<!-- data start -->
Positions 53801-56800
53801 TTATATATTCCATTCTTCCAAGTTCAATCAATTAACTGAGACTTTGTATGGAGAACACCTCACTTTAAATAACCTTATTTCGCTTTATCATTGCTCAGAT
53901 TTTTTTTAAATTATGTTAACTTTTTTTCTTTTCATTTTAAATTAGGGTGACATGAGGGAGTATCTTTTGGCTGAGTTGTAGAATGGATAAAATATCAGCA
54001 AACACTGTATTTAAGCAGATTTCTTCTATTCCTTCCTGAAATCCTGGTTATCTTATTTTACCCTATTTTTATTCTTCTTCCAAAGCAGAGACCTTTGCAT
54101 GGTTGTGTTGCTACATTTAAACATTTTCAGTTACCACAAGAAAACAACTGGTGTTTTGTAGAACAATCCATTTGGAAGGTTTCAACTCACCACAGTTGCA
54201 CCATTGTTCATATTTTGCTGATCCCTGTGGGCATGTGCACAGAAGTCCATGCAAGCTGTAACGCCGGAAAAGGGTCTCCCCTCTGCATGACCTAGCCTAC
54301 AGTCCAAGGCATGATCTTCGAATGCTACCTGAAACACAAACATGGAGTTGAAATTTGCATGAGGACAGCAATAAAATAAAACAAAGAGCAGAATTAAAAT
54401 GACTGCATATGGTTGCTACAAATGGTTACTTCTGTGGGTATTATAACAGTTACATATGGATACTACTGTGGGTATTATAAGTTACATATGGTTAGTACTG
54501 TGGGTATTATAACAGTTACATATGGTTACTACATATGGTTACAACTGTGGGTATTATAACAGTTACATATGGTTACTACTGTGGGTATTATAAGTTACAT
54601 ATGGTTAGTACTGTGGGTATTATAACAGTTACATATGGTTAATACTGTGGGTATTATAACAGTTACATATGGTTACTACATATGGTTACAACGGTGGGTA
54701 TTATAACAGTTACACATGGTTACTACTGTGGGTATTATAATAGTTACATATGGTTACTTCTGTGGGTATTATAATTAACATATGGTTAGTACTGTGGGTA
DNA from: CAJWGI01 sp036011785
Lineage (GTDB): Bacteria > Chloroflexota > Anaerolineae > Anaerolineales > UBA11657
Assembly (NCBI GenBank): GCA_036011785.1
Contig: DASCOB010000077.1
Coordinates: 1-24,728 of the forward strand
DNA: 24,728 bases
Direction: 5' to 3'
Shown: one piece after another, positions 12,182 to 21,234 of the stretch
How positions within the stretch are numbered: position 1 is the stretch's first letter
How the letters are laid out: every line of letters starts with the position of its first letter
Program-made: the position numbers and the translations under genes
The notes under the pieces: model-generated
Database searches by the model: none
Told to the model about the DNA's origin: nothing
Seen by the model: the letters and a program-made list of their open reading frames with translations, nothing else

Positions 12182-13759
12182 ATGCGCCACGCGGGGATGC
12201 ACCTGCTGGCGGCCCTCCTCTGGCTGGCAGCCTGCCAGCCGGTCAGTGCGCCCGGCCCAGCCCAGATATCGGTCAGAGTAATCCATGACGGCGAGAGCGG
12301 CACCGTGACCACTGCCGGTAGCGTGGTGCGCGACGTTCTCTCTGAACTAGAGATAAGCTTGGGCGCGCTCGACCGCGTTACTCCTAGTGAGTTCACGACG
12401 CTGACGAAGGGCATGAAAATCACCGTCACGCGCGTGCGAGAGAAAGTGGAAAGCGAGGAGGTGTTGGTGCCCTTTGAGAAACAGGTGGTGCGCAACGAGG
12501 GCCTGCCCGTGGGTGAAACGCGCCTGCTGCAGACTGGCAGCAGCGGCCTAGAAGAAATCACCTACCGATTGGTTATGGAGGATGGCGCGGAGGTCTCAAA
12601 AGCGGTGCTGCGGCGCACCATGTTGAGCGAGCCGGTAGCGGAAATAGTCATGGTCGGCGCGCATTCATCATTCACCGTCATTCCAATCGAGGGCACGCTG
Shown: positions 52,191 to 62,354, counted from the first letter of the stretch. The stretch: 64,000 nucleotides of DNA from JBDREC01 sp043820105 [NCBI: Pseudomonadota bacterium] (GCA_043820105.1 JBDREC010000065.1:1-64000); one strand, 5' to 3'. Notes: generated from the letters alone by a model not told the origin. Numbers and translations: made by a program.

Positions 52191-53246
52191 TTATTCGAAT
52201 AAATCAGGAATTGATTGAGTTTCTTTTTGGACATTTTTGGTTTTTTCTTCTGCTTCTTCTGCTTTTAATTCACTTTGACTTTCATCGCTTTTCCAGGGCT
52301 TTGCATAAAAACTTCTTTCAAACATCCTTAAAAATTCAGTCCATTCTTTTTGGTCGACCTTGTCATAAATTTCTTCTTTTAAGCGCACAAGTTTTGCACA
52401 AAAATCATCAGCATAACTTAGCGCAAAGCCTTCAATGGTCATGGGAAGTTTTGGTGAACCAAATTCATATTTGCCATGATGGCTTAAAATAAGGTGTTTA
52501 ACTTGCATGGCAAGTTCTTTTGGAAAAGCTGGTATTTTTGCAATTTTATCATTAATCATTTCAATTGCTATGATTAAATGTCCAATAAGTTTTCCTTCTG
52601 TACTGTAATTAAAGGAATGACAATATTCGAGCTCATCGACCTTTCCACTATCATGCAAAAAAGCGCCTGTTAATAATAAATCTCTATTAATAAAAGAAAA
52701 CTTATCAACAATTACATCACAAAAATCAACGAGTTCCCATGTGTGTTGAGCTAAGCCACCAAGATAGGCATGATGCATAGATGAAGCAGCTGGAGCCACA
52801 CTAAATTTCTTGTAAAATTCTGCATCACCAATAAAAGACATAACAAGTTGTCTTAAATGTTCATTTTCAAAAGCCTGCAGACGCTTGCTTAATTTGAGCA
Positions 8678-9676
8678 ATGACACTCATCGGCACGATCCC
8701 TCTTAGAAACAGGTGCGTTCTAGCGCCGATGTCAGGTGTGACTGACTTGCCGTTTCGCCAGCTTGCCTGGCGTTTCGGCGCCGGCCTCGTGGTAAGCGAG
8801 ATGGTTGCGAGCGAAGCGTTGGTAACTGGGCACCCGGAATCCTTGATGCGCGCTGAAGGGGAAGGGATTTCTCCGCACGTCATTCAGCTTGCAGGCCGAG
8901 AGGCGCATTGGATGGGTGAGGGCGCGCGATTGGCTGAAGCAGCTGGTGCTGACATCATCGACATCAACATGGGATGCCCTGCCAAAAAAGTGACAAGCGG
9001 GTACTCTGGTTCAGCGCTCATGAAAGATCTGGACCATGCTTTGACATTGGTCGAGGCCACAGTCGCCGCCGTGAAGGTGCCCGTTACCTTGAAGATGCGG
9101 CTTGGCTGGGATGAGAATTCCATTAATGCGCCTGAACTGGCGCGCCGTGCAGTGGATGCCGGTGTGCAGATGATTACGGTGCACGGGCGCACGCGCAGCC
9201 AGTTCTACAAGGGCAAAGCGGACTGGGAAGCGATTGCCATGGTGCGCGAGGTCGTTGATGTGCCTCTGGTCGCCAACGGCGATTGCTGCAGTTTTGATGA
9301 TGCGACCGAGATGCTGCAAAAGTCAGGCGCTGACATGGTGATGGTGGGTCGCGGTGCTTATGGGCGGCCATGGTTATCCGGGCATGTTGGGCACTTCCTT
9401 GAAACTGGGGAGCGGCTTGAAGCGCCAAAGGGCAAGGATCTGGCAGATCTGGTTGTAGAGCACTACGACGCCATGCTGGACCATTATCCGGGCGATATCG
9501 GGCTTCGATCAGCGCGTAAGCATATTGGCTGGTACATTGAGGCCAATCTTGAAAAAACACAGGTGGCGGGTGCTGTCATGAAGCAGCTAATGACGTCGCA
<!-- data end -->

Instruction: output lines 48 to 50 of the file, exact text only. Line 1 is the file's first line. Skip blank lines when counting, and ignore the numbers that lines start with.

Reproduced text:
8901 AGGCGCATTGGATGGGTGAGGGCGCGCGATTGGCTGAAGCAGCTGGTGCTGACATCATCGACATCAACATGGGATGCCCTGCCAAAAAAGTGACAAGCGG
9001 GTACTCTGGTTCAGCGCTCATGAAAGATCTGGACCATGCTTTGACATTGGTCGAGGCCACAGTCGCCGCCGTGAAGGTGCCCGTTACCTTGAAGATGCGG
9101 CTTGGCTGGGATGAGAATTCCATTAATGCGCCTGAACTGGCGCGCCGTGCAGTGGATGCCGGTGTGCAGATGATTACGGTGCACGGGCGCACGCGCAGCC